Branch Rickey had taken note of Pettit’s hitting exploits at Charleston and Hollywood. Several of his scouts had seconded the idea to move Pettit from the mound. Rickey assigned George Genovese, by then a manager in the Pirates farm system, to Salinas. He was told his task was “to salvage Paul Pettit.”27 Pettit thrived, hitting .324 with 20 home runs and 103 runs batted in in 108 games.

The following season Pettit was assigned to a new Pirates farm club, the Mexico City Tigers. He was again a sensation with the bat. For three months, he flirted with a .400 average; he was in a fight for the league batting title down to the final week of the season. He finished third with a .383 mark. Pettit also hit 10 home runs and had 80 runs batted in. His manager, Genovese, praised Pettit’s play in conversations with Branch Rickey and his son Branch Jr., who ran the farm system. “Every time we talked I told them the switch was going to work,” Genovese recalled. “Paul was really hitting the ball. I said I felt he should get a look with Pittsburgh. He would be the ideal 25th man. He can play the outfield, he can play first base, he can even pitch in an emergency.”28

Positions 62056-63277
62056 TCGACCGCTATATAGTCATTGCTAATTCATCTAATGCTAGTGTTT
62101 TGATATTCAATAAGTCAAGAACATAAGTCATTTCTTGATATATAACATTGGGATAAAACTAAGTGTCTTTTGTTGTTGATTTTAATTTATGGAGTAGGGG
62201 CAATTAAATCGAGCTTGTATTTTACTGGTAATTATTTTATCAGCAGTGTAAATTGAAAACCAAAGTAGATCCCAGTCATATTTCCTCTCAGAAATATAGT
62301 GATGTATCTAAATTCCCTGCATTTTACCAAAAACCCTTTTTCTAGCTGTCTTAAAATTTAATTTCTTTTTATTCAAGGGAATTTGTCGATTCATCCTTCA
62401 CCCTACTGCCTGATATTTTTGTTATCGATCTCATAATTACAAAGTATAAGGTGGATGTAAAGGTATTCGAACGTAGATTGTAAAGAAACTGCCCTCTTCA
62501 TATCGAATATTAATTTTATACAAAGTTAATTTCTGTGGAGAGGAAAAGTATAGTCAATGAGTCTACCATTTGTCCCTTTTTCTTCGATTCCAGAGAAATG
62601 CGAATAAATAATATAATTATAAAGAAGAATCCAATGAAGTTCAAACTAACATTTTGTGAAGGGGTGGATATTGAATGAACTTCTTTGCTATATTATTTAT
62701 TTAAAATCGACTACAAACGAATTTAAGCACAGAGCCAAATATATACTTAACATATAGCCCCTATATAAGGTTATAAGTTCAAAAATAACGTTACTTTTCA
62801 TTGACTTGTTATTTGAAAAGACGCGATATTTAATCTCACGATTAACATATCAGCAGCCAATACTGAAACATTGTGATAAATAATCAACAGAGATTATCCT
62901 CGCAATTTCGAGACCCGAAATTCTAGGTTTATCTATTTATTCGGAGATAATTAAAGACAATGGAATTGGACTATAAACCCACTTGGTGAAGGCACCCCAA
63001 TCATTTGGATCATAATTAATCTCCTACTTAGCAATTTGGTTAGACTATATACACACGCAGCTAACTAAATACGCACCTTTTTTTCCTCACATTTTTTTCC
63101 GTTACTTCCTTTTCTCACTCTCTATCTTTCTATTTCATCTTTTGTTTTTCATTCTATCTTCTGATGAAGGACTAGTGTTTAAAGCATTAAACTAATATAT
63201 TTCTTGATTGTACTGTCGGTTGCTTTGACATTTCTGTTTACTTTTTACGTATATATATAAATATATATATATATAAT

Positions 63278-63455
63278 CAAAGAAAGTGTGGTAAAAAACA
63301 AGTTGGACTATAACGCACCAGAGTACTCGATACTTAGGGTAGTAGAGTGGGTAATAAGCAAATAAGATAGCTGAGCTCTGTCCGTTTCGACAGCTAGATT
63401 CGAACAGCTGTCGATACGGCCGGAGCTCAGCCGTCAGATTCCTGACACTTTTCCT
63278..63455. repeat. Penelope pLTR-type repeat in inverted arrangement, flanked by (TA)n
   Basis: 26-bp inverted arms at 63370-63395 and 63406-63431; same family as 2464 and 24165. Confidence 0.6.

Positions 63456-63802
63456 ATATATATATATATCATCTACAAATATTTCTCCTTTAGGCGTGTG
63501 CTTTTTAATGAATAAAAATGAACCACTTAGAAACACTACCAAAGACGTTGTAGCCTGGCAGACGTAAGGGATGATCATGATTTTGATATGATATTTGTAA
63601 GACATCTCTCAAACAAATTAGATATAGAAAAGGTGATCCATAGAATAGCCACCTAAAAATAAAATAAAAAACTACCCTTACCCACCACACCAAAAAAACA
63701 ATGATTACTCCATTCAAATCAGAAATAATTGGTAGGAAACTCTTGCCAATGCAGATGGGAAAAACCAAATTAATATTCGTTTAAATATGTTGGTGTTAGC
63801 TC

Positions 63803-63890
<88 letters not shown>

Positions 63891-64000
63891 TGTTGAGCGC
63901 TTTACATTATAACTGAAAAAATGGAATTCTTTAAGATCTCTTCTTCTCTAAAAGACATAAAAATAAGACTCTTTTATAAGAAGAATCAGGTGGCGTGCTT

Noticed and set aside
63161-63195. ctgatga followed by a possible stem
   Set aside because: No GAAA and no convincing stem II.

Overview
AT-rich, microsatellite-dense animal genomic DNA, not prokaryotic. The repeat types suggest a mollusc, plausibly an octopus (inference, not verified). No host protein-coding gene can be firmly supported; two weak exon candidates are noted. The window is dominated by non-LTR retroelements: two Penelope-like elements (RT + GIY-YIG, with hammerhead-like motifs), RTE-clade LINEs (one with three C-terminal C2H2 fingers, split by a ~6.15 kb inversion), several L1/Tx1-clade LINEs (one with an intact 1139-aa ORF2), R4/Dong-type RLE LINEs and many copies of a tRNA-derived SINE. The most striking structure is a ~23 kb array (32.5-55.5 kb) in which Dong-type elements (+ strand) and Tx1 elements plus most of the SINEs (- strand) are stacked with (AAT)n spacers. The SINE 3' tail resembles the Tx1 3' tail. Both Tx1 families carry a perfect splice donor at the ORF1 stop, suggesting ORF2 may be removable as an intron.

Such an opportunity never came. Though he continued to hit well in the minor leagues, it never generated another invitation to spring training with the Pirates. For tax purposes, Pettit had arranged for his $100,000 signing bonus to be paid out in equal installments over ten years. Once the final installment was made (on May 2, 1959), Pittsburgh let the onetime wonder go. He was traded from their Salt Lake City farm club to Seattle, also of the PCL, a Cincinnati Reds affiliate.

Reality had, by this point, changed Pettit’s goals and priorities. In the off-season he was working toward a college degree at Cal State Long Beach. After appearing in 93 games for Seattle in 1960, he chose to skip the 1961 season and concentrate on school. Pettit attended classes in the evening, did his student teaching by day, then worked nights in a bakery before dashing home to catch what little shut-eye he could. He graduated with a degree in secondary education and was soon hired for a teaching job to begin in September 1962.

Before plunging into his teaching career, Pettit decided to give baseball one last shot. Seattle offered him a contract, but since he had last played for the Rainiers, they had become a Boston Red Sox farm club and were under orders to play the parent club’s prospects. There was little playing time available for Pettit: merely two pinch-hitting appearances. The pain in his throwing arm that had persisted since the injury in 1950 continued. He saw no chance of a return to the big leagues. The receipt of baseball paychecks was about to end. Paul Pettit saw the writing on the wall and retired from the game.